IF YOU HAVE CHECKED your credit report lately, you may have noticed an “inquiries” section. An inquiry refers to a request to look at your credit file and falls into one of two camps: hard or soft.
A credit inquiry occurs when you apply for a credit card or loan and permit the issuer or lender to check your credit. Some inquiries have no effect on your credit, but others can lower your credit score.
Knowing the difference between the two types of credit inquiries and how inquiries affect your score is a must.
What Is a Credit Inquiry?
A record of a request for your credit report is called a credit inquiry. You’ll see an inquiry on your credit report anytime someone pulls your report from one of the three national credit bureaus.
Your credit report will tell you who has accessed your credit data and when. You will see lenders or card issuers on your report if you have applied for credit.
Other firms may request your credit report to provide an insurance quote or a background check. And sometimes inquiries may occur without your knowledge or permission.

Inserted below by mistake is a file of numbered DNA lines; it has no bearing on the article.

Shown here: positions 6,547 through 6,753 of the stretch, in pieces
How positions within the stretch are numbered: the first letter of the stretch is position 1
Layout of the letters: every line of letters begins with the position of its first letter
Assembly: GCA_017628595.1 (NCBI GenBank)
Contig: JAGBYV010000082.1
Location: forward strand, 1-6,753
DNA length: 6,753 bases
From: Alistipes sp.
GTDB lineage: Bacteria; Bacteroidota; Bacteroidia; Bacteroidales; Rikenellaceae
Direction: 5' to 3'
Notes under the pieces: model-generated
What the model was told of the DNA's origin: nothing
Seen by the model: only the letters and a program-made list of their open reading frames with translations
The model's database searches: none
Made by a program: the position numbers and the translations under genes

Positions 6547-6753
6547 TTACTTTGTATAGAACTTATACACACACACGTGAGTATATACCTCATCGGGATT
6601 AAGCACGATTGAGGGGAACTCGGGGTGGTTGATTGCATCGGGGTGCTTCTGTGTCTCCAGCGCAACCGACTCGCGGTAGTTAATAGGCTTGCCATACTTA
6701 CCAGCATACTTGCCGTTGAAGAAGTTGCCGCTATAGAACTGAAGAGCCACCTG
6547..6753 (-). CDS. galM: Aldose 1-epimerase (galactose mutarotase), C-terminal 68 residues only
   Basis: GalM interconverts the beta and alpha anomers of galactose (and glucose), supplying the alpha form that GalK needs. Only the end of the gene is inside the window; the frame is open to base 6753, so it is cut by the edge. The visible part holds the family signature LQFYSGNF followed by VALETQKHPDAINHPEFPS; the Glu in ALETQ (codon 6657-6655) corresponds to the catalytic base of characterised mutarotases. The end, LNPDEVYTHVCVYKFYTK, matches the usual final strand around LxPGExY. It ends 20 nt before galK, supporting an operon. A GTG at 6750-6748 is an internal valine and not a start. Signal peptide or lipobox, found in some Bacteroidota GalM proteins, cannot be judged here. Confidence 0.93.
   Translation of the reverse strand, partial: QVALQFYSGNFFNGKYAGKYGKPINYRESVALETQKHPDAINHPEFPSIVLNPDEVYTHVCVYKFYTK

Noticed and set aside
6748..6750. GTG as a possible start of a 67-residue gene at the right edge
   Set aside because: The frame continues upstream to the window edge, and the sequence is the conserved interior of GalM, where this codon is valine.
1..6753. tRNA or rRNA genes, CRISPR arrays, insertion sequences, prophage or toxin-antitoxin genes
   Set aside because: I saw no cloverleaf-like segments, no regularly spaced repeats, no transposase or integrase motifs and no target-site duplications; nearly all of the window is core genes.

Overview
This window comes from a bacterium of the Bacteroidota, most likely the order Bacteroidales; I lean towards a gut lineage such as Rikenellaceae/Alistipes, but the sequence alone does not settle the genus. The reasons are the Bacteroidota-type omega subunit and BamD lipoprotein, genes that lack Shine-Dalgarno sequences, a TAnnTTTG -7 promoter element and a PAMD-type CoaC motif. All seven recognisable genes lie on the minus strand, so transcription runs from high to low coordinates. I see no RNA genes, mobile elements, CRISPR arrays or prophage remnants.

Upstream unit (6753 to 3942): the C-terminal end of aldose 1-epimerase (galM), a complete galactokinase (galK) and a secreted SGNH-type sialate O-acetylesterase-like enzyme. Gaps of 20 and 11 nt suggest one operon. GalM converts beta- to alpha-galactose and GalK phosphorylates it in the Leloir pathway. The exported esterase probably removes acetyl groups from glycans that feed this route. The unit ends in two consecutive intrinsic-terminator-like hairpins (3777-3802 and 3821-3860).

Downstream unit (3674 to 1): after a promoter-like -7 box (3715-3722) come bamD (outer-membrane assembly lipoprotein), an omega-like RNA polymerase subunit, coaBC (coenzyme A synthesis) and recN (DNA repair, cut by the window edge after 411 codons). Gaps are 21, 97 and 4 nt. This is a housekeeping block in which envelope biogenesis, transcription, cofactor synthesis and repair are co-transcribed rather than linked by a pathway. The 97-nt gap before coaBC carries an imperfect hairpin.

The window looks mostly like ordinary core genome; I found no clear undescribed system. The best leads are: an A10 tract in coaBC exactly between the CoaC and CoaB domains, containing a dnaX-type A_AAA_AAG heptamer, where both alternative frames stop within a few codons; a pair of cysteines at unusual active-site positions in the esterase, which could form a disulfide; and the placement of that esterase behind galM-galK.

Inquiries typically stay on your credit report for about two years. But they only factor into your FICO credit score for one year.
Do All Credit Inquiries Hurt Your Credit Score?
Not all credit inquiries are equal. Some types may indicate higher credit risk, and others do not. Even the two major credit scoring models, FICO and VantageScore, do not treat them the same way.
Unlike hard inquiries, soft inquiries will not affect your credit score. Here is more about both types of credit inquiries:
Soft credit inquiries. A credit application does not trigger a soft inquiry. Examples of soft credit inquiries include:
- You check your own credit report.
- One of your creditors checks your report.
- An insurer pulls your credit for a quote.
- A company views your credit report for a background check.
- You seek preapproval for a loan or credit card or apply to prequalify for credit offers.
An interesting feature of soft inquiries is that only you and the credit bureau can see them. “Soft inquiries will only be visible to the consumer and will never be shown to other companies looking at your credit report,” says Matt Listro, expert in credit disputes and organizer of CreditCon, a conference for credit professionals.
Hard credit inquiries. A hard inquiry is linked to an application for credit, such as a mortgage, a credit card or an auto loan. It will appear on your credit report, and too many could hurt your score.
You can relax if you’re rate shopping and you apply for a few loans to get the best interest rate. Applications for the same type of loan within a certain time span will only count as one hard inquiry on your credit report.